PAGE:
Unsplash / Oleksandr Gamaniuk

These effects kick in whenever you enter a space or environment, and usually wear off once you leave. So, if you’re looking for a boost of good vibes, try seeking out some spaces that you find beautiful and inspiring, or just feel good spending time in. This might be a public space like a museum or library, a religious space open to the public, like an old church, a certain coffee shop or neighborhood, or even a beautifully designed and curated department store.

For something a little more involved, take a weekend trip to a city you love, or would love to discover, and plan out a few destinations to hang out in. You could always combine other activities with a little architectural tour, like shopping, going out to dinner, visiting a museum or library, going to a spa, seeing a play in a cool theater, or even staying in an architecturally renowned hotel. As a bonus, get creative and try recording your impressions with photos, sketches, notes, journal entries, etc. Who knows — you might get a burst of creativity from the space itself, so why not bring a notebook along?

4. Sensory stuff

Springtime travel is all about indulging the senses, our unique window to the world around us. We all have our sensory preferences and pet peeves, whether you're neurodivergent with specific sensory needs or just crave nice sensory experiences from time to time, whether it’s your favorite music, food, or a warm day lounging on the beach.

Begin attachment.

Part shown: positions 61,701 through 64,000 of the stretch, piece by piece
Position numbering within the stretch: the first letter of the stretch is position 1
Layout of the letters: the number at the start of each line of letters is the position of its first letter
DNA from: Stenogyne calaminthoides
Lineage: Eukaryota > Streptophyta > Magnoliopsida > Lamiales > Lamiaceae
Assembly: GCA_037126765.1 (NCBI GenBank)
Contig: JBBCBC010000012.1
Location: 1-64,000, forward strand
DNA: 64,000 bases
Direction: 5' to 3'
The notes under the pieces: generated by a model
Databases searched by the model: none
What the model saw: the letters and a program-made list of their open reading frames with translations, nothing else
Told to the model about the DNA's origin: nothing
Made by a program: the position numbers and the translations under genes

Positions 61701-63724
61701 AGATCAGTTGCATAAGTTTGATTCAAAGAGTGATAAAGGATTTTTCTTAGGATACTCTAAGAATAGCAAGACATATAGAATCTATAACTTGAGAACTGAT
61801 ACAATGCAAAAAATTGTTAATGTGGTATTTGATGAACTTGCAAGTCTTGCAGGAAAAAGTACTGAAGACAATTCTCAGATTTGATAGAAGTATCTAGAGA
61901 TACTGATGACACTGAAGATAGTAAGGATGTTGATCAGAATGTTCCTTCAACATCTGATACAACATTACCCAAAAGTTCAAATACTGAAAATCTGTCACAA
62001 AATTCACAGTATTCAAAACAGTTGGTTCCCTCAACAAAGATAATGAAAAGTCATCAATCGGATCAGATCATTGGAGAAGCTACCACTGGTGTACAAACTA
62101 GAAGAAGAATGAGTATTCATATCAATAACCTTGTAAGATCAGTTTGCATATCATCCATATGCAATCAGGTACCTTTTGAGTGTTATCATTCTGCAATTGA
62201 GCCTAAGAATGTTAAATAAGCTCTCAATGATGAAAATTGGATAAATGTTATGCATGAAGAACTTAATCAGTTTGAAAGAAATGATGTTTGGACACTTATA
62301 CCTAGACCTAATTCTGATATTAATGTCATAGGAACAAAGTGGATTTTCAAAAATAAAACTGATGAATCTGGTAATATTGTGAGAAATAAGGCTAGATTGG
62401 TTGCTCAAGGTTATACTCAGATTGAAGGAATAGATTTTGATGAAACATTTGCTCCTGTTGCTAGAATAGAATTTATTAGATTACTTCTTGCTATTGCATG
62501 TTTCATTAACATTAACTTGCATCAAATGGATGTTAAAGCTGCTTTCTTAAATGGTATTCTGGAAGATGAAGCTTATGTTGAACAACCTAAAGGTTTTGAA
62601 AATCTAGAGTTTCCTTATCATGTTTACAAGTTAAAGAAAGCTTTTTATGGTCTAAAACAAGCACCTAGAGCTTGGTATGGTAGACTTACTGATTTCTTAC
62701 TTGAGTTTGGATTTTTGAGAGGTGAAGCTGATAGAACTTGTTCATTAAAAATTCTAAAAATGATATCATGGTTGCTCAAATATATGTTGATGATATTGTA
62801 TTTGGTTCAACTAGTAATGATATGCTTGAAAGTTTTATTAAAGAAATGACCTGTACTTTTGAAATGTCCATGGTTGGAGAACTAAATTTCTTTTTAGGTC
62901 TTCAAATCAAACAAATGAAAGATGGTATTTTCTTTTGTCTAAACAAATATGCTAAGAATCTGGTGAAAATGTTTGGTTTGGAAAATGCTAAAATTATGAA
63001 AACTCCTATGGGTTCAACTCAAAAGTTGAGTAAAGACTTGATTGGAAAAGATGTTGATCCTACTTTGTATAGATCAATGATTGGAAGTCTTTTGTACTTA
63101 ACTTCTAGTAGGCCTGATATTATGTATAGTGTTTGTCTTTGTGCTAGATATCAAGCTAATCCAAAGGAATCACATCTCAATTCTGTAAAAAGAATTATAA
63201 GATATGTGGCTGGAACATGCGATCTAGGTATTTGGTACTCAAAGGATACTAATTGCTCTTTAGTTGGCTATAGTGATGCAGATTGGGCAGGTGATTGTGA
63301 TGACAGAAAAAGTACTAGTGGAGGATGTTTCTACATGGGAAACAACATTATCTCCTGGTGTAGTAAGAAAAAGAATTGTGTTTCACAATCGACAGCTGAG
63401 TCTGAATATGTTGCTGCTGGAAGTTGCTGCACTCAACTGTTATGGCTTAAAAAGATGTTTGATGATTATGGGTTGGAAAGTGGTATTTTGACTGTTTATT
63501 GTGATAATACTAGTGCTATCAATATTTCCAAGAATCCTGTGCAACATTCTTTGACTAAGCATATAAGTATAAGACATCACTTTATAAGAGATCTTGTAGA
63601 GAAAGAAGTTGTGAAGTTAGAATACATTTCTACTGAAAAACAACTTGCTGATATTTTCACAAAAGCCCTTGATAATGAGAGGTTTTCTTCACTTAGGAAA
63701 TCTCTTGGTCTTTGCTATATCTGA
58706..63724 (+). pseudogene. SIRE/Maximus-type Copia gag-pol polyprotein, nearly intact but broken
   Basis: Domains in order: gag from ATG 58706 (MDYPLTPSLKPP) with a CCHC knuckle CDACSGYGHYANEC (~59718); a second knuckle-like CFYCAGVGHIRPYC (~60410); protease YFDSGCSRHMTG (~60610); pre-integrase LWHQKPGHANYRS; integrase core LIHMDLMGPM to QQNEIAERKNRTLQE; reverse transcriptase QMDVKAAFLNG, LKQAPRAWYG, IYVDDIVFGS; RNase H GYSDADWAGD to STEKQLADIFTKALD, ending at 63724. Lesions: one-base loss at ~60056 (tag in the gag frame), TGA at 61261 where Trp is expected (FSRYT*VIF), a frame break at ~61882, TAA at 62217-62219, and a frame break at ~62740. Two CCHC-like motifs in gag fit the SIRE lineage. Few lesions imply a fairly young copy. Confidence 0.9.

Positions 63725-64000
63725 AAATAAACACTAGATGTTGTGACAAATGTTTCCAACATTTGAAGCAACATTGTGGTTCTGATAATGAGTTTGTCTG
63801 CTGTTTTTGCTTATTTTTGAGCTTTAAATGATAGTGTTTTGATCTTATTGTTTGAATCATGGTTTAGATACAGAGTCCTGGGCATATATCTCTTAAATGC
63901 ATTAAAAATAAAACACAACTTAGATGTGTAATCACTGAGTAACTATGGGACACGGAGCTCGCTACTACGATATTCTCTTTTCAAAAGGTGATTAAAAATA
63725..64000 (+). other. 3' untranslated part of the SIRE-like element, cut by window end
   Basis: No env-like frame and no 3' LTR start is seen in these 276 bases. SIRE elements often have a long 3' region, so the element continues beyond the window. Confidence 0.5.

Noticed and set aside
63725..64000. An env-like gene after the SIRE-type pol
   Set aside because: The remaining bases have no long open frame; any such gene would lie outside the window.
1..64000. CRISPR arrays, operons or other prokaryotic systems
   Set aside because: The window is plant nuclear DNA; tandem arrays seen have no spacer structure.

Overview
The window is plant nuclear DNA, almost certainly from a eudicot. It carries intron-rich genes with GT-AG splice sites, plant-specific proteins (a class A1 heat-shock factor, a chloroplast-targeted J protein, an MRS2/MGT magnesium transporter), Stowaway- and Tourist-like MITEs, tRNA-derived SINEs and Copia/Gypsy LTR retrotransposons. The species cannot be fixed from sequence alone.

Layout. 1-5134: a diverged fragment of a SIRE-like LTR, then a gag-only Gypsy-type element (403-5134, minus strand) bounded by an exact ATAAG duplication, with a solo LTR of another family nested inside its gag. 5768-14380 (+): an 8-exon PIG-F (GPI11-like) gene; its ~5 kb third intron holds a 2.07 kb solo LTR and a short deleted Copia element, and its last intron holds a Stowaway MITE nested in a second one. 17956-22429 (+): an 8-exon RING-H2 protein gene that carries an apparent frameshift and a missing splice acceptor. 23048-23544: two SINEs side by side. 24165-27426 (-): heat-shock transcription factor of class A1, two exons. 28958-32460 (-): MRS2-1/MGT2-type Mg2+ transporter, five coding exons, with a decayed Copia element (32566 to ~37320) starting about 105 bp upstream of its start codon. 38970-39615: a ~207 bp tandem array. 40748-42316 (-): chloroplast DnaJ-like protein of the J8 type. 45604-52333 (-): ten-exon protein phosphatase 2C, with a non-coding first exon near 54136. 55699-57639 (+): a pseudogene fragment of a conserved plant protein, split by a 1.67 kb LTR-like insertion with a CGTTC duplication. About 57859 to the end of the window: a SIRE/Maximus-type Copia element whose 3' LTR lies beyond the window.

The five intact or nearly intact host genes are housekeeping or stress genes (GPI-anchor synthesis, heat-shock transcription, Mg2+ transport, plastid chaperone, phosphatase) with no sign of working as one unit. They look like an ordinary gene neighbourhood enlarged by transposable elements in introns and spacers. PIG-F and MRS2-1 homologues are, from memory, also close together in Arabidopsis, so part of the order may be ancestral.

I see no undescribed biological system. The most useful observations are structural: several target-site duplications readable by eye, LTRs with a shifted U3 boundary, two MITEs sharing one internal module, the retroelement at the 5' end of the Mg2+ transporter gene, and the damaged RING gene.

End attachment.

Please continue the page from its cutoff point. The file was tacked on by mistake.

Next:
Unsplash / rakhmat suwandi

When we travel, we usually surrender some control over our environment — harsh lighting, airport crowds, and crying babies are just part of the process. But with a little research, self-awareness and savvy planning, you can minimize the most irritating bits and design your springtime escapade to be a sensory playground.

Start by reflecting on what tends to bother you most when you travel, and how you can avoid it. Airport chaos? Pack some noise-canceling headphones and an eye mask for the flight. My personal tip: wear a baseball cap if you get visually overstimulated — it cuts out some of the harsh overhead light and narrows down your visual field. Hate sleeping in a stuffy room or being woken up by traffic at 4am? Stay in a calmer neighborhood, read reviews carefully — especially negative ones, to see what bothered others and whether it would be a deal breaker for you. Don’t be afraid to reach out directly to ask about specific features and amenities.